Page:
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This Ghanian recipe is served as a dessert.   More to American taste is to present it as a side dish; we like it with Picadillo and white rice.  Traditionally it's cooked in masses of hot oil; we tampered with it.  Don't skimp on the hot pepper; it won't bite in this dish!

Kele Wele (Kelewele)

2 or 3 well-ripened yellow plantains (cooking bananas) (Note #1)
2 1/2 tablespoons olive oil, divided
1/2 to 1 teaspoon cayenne pepper
1 medium onion, finely chopped
3 garlic cloves, minced
1 thumb-sized piece of fresh ginger, finely chopped, OR
    1 1/2 tablespoons candied chopped ginger  (Note #2)
1 teaspoon salt or salt substitute

Mix together the red pepper, salt, ginger, minced garlic, chopped onion and 1 tablespoon of the oil in a small bowl. 

Peel the plantains and cut on the diagonal into 1/2 inch thick pieces.  Place in a large bowl; add the spices and mix well to coat the plantains.   If desired, place in the refrigerator for a couple of hours to help develop the flavors.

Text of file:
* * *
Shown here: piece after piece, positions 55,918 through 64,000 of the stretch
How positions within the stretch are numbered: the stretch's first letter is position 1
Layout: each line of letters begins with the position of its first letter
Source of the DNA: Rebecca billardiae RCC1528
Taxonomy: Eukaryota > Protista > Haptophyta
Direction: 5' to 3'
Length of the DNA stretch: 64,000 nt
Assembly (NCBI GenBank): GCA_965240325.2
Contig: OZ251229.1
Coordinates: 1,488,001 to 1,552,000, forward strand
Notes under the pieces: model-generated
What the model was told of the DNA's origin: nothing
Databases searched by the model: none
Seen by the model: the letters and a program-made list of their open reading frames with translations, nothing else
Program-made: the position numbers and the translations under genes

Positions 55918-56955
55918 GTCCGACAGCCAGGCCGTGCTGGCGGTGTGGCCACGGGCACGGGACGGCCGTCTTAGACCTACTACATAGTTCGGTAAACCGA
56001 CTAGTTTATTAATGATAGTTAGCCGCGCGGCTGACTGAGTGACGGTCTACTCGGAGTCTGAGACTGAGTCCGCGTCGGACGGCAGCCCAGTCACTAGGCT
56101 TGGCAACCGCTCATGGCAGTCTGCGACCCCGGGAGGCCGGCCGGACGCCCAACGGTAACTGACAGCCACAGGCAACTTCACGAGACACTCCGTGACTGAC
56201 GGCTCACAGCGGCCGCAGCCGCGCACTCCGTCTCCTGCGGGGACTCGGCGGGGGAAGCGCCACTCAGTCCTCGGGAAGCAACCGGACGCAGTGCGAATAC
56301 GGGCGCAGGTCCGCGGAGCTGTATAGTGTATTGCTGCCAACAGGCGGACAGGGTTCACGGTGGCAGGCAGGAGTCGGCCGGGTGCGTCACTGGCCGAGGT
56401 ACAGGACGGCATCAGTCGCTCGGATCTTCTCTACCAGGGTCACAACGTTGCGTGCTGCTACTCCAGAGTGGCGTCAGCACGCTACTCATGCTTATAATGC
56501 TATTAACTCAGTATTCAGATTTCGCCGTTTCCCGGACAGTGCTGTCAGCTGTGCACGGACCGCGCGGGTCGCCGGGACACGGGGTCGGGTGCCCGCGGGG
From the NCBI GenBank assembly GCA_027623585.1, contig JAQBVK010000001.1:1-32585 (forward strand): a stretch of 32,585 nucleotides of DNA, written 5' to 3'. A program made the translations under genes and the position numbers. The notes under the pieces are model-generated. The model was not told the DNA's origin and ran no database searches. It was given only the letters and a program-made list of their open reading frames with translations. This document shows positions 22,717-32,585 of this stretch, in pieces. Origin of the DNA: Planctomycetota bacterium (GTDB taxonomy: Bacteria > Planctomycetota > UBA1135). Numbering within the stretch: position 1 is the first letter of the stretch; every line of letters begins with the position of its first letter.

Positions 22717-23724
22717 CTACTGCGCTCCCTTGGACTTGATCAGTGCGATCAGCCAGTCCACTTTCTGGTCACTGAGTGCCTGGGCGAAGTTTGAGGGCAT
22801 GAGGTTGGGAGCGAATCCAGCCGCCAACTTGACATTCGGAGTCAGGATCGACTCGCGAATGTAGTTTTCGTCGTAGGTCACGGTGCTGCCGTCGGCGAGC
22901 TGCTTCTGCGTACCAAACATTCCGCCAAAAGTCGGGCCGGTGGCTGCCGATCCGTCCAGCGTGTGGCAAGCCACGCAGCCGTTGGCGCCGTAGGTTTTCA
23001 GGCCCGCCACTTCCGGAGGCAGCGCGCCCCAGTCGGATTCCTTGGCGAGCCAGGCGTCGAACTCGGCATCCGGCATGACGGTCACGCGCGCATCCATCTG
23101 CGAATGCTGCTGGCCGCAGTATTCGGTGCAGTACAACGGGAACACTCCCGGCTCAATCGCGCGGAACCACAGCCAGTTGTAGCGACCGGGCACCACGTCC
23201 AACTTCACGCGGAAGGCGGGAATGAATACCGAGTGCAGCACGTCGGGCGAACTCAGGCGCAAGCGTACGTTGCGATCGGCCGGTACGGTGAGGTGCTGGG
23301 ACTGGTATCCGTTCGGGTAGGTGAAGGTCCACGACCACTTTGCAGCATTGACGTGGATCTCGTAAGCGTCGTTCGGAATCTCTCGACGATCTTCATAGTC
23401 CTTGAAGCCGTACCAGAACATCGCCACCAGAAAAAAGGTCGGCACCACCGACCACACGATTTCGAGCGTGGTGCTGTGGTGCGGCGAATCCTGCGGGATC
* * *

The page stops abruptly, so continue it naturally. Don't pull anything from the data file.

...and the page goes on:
Heat some of the remaining oil in a large, heavy skillet over medium-high heat. (Note #3)  When hot, add plantains in a single layer.  Sauté until browned, turn over and brown other side.  Repeat until all the plantains are cooked.

Serve hot and enjoy!

Note #1  Choose plantains that are completely yellow with liberal specks of brown.  If you plan to have this dish later in the week, leave less mature plantains on the counter, not in the fridge, until they ripen.

Note #2:   You may substitute 1 teaspoon of ground ginger if fresh or candied ginger isn't available, but the flavor won't be the same.

Note #3:    Use a non-stick frying pan if possible, as the plantains tend to stick.

The Sneaky Kitchen
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